Jim Ryan

One of the highest quality finishes for fully sheeted balsa surfaces is painted fiberglass cloth. Please note that open structures like unsheeted wings CANNOT be covered with fiberglass. Fiberglass provides a ding-resistant surface, increases the flexural and torsional strength of the airframe, and adds minimal weight.

A. Materials: The required materials can be purchased at most well-equipped hobby shops or by mail from companies that specialize in composite construction.

1. LIGHT glass cloth. For most work, you want .56 or .72 ounce/sq yd cloth. Light cloth is available in bulk quantities from several companies, including Composite Structures Technology, Fiberglast Development Corp and Aerospace Composite Products. Sig sells small packages through hobby shops.

2. Resin. There are two main types of finishing resin: polyester resin and laminating epoxy.

a. Polyester Resin: This resin uses a catalyst for starting the curing process. The advantage of this is that the cure rate can be accelerated by adding extra catalyst (within limits). The material has a strong odor, and will not cure over epoxy. It also attacks bare foam. The catalyst is extremely dangerous; contact with eyes will cause blindness. K&B polyester resin is the most popular hobby grade.

b. Laminating Epoxy: This is NOT the same thing as the adhesive epoxy used for assembling models. Laminating and finishing epoxy form a very hard and sandable surface, not the rubbery surface of adhesive epoxy. Epoxies use a proportional mix of resin and hardener. Hobby grades are usually a 1:1 mix to simplify measurement, but commercial grades are usually 4:1. The proportion CANNOT be varied to accelerate the cure; using the wrong ratio results in a soft, rubbery lay-up that will never fully cure. Epoxy has much less odor than polyester resin and will cure over nearly any surface, although it doesn't bond extremely well with polyester fiberglass. Hobby grades include Pacer Z-Poxy and Hobbypoxy Smooth-n-Easy. Both work very well. An advantage of epoxy is that the resin can be thinned with DENATURED alcohol to make it easier to spread. I recommend using epoxy resin, and the directions that follow illustrate my method for epoxy glass covering.

B. Process: The application process is easy, but if you add too much resin, you can make a big mess (and a heavy airplane). If things don't seem to be going well, peel off the cloth and use a heat gun and paper towels to clean off as much of the resin as possible. You can always try again if you let the resin cure, sand the surface and start over.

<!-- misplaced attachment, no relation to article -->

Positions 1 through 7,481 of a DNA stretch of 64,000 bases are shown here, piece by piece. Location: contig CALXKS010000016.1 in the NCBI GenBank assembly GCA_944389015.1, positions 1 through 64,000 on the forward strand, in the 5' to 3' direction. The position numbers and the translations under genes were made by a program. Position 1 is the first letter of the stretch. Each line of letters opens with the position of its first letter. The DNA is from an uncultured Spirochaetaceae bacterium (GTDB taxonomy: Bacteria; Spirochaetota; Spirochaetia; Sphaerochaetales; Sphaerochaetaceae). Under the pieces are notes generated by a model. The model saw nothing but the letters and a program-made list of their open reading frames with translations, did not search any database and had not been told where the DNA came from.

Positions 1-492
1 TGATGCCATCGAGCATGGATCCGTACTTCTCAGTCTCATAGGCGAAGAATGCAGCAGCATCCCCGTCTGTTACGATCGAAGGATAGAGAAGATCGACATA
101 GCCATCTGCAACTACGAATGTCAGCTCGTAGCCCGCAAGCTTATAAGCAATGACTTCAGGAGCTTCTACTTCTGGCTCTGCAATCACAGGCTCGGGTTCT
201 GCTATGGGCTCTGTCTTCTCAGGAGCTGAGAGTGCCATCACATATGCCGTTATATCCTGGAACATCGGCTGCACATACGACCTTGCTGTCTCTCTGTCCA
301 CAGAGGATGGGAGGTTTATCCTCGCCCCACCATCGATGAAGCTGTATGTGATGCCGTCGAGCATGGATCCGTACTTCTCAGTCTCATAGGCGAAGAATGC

1. You must start with a high quality surface. The cloth will not conceal errors. Fill or steam out all dings and finish sand the airframe with at least 240 grit sandpaper (320 is even better) and dust it off before proceeding. The finished product will be no better than what you start with here.

2. Wear latex or vinyl gloves. This is as much to protect the cloth as it is to protect you. After sanding a model, you'll have rough spots on your fingertips, and these will snag the cloth. This cloth is as sheer as gauze, and it's easy to snag.

3. Lay the cloth out over the area to be covered (I recommend starting with the underside of a wing, as it's about the easiest to cover) and cut the cloth to size, leaving about 2" of extra cloth around the perimeter. Brush the cloth down with a DRY hair brush. This smoothes out any wrinkles and imparts a static charge that will make the cloth cling in place.

4. Mix the resin: For Z-Poxy and Smooth 'n' Easy, I use 1 part resin, 1 part hardener, and 1 part denatured alcohol (don't use rubbing alcohol, which is diluted with water). Mix thoroughly. The alcohol won't effect the strength of the final product. It's very volatile, and it'll evaporate well before the resin starts to cure.

5. Brush the thinned resin on so that you fully saturate the cloth. I recommend an inexpensive hair brush, rather than the stiff nylon brushes, which tend to snag the cloth. Brush application is the advantage of thinning; you can spread the resin quickly and easily. Leave the excess cloth around the edges hanging loose; you'll remove it later. The cloth will follow compound curves like wingtips very well; just tug at it lightly as you saturate it, and it'll smooth out perfectly.

6. After you've saturated the cloth, go back over it with cheap toilet paper and blot the surface. You need to remove all excess resin, as it adds unnecessary weight. Look for shiny areas and blot them until you have a uniform dull surface. If you see any whitish areas, you didn't apply ENOUGH resin in that spot. Re-apply to that area and blot again. Handy Tip: I like to lightly heat the surface with a heat gun to make the excess resin easier to blot. Wave the heat gun from about 18” away to make the excess resin fluid and then gently blot it away.